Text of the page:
A Teachable Wage


The U.S. President wants to up the national minimum wage to $9 per hour.

Republicans tend to lose at such policy debates, sometimes by daring to tell the truth: That minimum wage laws tend to raise unemployment. But that doesn’t impress politicians, who can’t be bothered to look beyond the surface of such issues.

They present the minimum wage hike as a guarantee that higher wages get paid all around, that wages only go up, rather than what actually happens: some wages go up to meet the law, and others evaporate, as people are let go, jobs downsized, and new jobs go uncreated.

So why would congressional Republicans use the same old rhetoric to balk at the president’s plan?

Sometimes irony works. Republicans should take all the Democrats’ premises — we want higher wages, more wealth, etc., etc. — and up the ante:

“Yes, raising wages would be great! But why are you all such tightwads? Raise the minimum to $49 an hour! Or make the lowest rate comparable with congressional pay: $85 per hour!”

Then compromise and say they will only vote for the raise if the rate hike is a serious amount, not the president’s paltry $1.75 increase.

At that point, a more honest conversation will start up.

For the ugly truth is that the harmful effects of the current and rather low minimum wage laws rest mainly on folks who aren’t very likely to vote, or to notice why it is they are unemployed. But raise the rate to $49 per hour, or even $19, and the scam becomes obvious to all but the most dense.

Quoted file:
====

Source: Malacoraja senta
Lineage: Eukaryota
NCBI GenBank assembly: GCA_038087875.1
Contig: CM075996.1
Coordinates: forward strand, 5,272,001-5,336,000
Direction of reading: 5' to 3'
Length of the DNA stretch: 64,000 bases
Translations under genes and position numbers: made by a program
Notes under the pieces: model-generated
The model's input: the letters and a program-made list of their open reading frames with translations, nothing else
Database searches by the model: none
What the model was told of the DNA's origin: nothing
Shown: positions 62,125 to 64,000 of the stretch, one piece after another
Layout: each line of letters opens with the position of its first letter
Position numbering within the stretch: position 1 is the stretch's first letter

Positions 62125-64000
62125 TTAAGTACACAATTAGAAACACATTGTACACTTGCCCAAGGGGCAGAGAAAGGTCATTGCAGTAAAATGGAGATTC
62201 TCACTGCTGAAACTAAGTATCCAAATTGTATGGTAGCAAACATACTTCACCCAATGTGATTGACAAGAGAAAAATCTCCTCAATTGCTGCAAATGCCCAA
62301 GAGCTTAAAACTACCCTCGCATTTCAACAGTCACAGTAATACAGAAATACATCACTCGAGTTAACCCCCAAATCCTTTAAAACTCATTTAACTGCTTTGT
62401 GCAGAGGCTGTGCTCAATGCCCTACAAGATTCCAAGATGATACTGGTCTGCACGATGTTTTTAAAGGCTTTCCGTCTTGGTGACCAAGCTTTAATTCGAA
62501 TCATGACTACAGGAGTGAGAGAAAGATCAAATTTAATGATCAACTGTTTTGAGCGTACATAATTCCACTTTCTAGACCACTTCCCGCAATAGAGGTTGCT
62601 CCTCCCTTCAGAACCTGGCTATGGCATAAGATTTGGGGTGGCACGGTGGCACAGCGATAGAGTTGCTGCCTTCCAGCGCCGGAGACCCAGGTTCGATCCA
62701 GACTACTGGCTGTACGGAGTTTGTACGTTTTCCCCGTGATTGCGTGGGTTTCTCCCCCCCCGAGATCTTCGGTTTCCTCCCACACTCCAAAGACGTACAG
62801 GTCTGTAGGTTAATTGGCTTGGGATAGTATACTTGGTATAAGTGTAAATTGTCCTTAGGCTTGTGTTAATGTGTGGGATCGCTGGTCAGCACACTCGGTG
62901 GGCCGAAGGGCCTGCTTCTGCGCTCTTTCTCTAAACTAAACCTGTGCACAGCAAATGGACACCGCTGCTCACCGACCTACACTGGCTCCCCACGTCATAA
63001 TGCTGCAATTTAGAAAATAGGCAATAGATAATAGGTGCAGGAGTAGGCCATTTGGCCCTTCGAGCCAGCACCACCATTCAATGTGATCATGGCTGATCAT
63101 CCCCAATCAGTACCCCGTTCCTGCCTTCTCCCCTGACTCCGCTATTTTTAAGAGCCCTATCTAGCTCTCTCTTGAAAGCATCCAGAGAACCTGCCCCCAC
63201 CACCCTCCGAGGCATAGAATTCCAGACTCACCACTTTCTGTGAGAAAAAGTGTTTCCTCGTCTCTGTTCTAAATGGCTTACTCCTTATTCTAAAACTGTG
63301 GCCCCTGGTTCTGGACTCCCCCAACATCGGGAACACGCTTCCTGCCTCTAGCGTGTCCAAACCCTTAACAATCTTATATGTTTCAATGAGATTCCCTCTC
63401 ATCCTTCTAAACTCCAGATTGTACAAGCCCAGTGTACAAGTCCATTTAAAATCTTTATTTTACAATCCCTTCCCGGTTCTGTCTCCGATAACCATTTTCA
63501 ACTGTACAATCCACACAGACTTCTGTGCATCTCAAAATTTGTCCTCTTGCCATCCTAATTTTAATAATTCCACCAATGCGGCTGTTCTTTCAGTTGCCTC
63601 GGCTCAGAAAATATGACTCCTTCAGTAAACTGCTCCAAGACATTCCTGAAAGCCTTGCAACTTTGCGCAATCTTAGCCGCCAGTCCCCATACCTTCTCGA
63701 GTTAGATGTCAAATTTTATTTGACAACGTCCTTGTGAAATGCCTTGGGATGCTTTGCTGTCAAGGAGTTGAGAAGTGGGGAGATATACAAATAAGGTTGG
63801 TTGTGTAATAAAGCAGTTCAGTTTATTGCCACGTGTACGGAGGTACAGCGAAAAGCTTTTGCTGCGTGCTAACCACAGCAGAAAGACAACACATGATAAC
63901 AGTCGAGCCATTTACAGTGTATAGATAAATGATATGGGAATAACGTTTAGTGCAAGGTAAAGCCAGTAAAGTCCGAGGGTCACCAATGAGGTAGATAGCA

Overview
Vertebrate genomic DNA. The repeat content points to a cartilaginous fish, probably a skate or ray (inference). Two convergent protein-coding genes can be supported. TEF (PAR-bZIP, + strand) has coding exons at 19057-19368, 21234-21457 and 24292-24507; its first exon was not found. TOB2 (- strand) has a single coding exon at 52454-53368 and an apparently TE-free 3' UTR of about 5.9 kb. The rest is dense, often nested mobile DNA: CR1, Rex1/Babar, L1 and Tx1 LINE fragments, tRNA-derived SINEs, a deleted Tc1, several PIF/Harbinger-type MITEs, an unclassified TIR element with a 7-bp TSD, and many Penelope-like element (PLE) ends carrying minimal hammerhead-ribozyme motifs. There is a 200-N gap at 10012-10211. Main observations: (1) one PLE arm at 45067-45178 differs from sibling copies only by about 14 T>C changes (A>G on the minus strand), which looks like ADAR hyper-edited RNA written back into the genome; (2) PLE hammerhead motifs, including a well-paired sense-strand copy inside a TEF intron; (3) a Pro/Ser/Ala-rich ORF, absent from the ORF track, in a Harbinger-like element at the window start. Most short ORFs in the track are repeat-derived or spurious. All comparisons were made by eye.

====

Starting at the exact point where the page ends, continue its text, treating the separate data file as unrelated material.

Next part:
Even Democrats would insist on a lower rate.

And then Republicans should demand that Democrats explain why. And reveal the perverse logic behind minimum wages for all to see.

This is Common Sense. I’m Paul Jacob.

3 Comments so far ↓

  1. Feb


    How much does Presbo make? Maybe that could be the new floor.

  2. Feb
    Rollin L

    Simple, as most brilliant ideas truly are. Argument made. Well done, Paul, well done.

  3. Feb
    Kenneth H. Fleischer

    You expect Republican career politicians to understand your comments and even dare to stop going no further than decrying the speed at which Keynesian policies are ruining the economy? It’s rather like telling an unreformed alcoholic that he needs something other than the “hair of the beast.” An unprincipled pol is an unprincipled pol.

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